To cycle safely on busy roads you first need to have the basics covered. You will need to use bright well positioned lights that can attract attention. If you don’t have a rear rack, seatpost mounted LED lights are a bright and safe option. Car drivers, with their low angle of approach, will be able to see you and your light easily. However, lorry drivers, who are raised up high off the road in their cabins, may find your light is less visible as they approach because it may be obscured by your saddle. I try and make sure my light is visible from at least 45° up from horizontal so drivers who are high up off the road can see it even when they’re right behind me. You can increase this angle of visibility by lowing where you place the light on your seat post. About 5cm from my saddle rails works well for me because my saddle is sculpted in a way that doesn’t overhang my light very much. Other saddles might require the light be placed further down the seat post.
I always set my rear light to flash and my much brighter, front light as a steady beam so that I can see where I’m going at night.
Although I don’t think helmets should be mandatory, I think they are a sensible precaution on busy roads, despite the statistical evidence that suggest they make no real difference to road safety. Bright coloured clothing can’t hurt, but it’s no substitute for brilliant beaming LEDs!
The following advice is given from a left side of the road riding/driving perspective.
If there is one single piece of advice I think is most valuable for all cyclists it’s to be predictable. Aside from signaling clearly and following the road rules, it’s a good idea to ride in a simple straight line without drifting from side to side. Where many cyclists go wrong with this is when there are cars parked sporadically at the sides of the road ahead of them – in an attempt to get as close to the kerb as possible they duck away from the road between parked cars, only to lurch out again when they run out of space. See diagram:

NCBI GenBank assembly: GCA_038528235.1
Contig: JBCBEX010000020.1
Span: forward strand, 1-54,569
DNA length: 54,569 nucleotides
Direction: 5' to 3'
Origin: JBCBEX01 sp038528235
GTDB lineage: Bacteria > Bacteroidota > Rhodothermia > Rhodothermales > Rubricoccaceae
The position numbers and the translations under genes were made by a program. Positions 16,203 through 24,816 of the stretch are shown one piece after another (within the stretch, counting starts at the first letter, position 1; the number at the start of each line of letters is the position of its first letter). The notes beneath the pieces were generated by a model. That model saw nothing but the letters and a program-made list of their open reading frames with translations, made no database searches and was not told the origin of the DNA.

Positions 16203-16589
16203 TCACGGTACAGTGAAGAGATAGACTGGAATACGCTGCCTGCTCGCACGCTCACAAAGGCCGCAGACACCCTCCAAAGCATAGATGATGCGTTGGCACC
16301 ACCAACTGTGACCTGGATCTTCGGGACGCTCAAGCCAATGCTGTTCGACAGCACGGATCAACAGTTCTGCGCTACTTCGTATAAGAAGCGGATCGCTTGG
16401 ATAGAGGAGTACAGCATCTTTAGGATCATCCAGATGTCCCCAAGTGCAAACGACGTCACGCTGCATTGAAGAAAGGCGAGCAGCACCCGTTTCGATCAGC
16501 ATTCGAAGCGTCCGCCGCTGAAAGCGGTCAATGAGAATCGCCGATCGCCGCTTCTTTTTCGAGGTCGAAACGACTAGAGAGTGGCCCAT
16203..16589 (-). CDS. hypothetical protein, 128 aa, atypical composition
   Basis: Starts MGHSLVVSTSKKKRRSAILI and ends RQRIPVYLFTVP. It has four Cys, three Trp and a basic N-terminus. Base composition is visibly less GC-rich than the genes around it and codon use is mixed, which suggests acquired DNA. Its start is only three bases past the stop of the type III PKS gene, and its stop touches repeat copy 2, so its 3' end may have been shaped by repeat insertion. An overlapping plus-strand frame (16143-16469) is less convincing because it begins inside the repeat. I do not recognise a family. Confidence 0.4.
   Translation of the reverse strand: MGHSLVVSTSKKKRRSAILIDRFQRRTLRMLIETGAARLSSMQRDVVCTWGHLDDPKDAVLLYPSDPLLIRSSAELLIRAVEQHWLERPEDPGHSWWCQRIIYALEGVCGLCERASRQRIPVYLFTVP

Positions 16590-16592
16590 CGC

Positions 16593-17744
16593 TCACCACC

Make Eye Contact With Drivers
When at junctions and roundabouts it can be difficult to know if drivers have seen you. If they have seen you, you still don’t know if they will acknowledge you as a member of the human race or not. I find a good way to get a driver to consider you as a fellow road user is to make eye contact with them. Once eye contact is made you become much safer and, for that driver at least, impossible to ignore.
Get Out Ahead
When you find yourself at a junction don’t sit alongside the traffic competing with vehicles, get out ahead, there is almost always space. Just make sure you can still see the traffic lights. Sometimes I go out beyond the traffic lights beside me and look at the ones over the junction, depending on the road. That way when the lights turn green you have time to get some momentum and, if you use cleats, clip into your pedals in peace rather than with accelerating vehicles beside and behind you.
Don’t Overtake Other Cyclists on Their Left
I couldn’t believe my eyes when I saw this happen recently. If you overtake another cyclist do it on the right hand side. The space to the left of a cyclist is his or her safety space for if the traffic gets too close. By overtaking on the left you are forcing the other cyclist out into the road. To overtake on the right hand side, look over your shoulder, wait for a reasonable gap, signal with your arm clearly and then get around them as fast as you can.
Give a Little Wiggle
This is my secret weapon against idiot drivers. If you have some joker giving you the squeeze, riding too close or trying to push around you where there is no room then give your bike a little wiggle. I just pull my handlebars quickly left and right. This looks pretty precarious from a motorists perspective and, unless insane, they will think that they pushed too far and will fear causing an accident. It essentially looks like you might not be the most well balanced cyclists and it wouldn’t take much to make you crash. Not even idiots actually want to knock you off!
Safe cycling everyone!